Advanced Supercomputer Models Supplant Real-World Nuclear Weapons Tests

But are they accurate?

Trinity Test

Jack Aeby / Department of Energy

While our friends Jaguar and Ranger toil to model the Earth's atmosphere, star formation and battery chemistry, other supercomputers are working on classified national security problems. Namely: What happens when a nuclear weapon explodes? Are we sure our nuclear arsenal would actually work, should, God forbid, we decide to use it?

After live nuclear testing ended (or at least was supposed to end) in 1992, supercomputers supplanted explosions so scientists could continue studying how they work. The nation's stockpile stewardship program, run by the National Nuclear Security Administration at three national laboratories, checks the nation's nukes for any problems. Supercomputers at Los Alamos, Sandia and Lawrence Livermore national labs conduct tests that can in some ways go beyond the detail of any live explosion, as the Washington Post reports.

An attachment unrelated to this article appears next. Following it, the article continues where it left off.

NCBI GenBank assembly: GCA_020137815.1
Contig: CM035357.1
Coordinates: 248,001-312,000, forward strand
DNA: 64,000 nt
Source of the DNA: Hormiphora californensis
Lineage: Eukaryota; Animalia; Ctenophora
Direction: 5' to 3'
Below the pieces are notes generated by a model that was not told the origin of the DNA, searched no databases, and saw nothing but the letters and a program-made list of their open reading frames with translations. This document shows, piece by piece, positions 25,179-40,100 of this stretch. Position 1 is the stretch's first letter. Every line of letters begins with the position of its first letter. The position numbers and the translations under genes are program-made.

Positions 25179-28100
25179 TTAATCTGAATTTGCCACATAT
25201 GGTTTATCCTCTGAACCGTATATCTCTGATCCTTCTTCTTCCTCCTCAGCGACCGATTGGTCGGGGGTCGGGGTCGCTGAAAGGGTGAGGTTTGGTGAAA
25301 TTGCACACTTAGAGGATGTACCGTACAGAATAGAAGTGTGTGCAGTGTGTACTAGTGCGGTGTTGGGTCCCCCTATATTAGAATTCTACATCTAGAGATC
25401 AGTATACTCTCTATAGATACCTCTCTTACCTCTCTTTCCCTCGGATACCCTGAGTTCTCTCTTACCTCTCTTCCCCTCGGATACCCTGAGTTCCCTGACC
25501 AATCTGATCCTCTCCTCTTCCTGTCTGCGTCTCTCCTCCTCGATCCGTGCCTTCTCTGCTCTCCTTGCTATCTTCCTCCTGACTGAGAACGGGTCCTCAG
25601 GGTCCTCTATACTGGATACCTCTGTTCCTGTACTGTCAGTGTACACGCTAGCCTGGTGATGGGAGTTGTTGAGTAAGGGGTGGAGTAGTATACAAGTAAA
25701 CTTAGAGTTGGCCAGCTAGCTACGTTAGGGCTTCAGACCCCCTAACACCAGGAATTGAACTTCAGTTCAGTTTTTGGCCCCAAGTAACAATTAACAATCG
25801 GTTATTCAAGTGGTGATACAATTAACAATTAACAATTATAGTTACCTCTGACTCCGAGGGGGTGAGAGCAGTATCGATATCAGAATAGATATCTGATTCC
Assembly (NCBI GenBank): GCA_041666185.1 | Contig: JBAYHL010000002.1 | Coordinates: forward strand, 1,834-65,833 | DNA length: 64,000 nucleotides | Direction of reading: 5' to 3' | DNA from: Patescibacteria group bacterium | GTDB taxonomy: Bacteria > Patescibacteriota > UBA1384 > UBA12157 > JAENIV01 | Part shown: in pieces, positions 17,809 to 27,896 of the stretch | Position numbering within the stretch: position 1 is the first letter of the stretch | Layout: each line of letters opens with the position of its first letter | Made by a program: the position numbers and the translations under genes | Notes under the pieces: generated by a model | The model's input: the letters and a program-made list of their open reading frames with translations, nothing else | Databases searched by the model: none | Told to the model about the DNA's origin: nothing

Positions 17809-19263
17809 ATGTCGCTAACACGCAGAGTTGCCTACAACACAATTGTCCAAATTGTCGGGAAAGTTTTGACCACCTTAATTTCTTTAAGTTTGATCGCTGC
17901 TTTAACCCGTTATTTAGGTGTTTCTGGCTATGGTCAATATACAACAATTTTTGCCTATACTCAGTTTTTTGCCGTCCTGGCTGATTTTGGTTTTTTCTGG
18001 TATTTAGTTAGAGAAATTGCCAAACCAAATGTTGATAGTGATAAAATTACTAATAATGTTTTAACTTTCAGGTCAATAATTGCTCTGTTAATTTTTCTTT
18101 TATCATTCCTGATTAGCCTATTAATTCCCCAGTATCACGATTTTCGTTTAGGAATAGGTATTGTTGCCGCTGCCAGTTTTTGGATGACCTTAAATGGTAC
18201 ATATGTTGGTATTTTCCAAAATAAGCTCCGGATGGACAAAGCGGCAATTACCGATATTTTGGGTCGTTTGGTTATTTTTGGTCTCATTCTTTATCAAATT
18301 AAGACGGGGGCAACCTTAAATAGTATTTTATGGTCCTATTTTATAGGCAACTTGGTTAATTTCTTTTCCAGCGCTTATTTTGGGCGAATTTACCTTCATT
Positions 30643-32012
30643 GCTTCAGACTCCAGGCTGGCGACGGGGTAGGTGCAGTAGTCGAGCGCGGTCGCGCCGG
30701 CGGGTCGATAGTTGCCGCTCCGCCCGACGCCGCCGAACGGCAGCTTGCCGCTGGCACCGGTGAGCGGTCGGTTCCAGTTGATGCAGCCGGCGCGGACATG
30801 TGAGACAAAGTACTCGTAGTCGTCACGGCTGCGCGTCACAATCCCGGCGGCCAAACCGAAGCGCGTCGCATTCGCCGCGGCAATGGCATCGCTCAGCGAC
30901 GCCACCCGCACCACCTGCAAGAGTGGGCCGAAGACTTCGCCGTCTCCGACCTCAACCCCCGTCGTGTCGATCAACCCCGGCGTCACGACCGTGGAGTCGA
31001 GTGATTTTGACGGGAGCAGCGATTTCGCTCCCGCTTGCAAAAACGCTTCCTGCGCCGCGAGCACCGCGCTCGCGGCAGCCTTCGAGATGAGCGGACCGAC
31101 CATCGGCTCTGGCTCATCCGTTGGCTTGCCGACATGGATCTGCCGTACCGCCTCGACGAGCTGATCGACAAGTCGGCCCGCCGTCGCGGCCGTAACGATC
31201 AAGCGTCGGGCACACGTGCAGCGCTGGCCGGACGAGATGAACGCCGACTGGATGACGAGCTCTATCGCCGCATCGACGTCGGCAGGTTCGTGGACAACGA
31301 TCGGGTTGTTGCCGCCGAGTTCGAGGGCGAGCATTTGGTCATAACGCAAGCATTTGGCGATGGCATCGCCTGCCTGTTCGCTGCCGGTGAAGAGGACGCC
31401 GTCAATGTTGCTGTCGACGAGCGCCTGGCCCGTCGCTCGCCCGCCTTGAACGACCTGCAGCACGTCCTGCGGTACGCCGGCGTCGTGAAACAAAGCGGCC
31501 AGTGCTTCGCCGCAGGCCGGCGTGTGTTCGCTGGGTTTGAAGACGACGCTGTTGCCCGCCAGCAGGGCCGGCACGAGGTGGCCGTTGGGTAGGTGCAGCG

They have found some good news and some bad news, as Sen. Jon Kyl, R-Ariz., puts it: "The good news is that it tells us a lot more about these weapons than we ever knew before. The bad news is that it tells us the weapons have bigger problems that we realized," he tells the WaPo.

For example, several years ago scientists at Lawrence Livermore National Laboratory modeled the life cycle of a nuke, from the moment it leaves storage to the instant it impacts its target. They found some fatal flaws that would cause the warhead to "fail catastrophically," as the Post quotes Bruce T. Goodwin, Livermore's principal associate director for weapons programs. The military has since fixed the problem, the Post reports.

The flaw lay in the weapon's ballistics handling, not its explosivity, so this is something that could never have been revealed in a physical test, the Post notes. The power of supercomputers to model these types of things could negate the need for physical testing, some officials say — but Congress has still not ratified the Comprehensive Test Ban Treaty (although the U.S. abides by it). It turns out not everyone trusts supercomputers. Kyl believes while they are helpful, they're not a substitute for testing, the Post quotes him saying. "That's why, even though we're not testing right now, we should not give up the legal right to test," he said.

Click through to the Post's account for the full story on how supercomputers are helping model the most explosive forces in nature.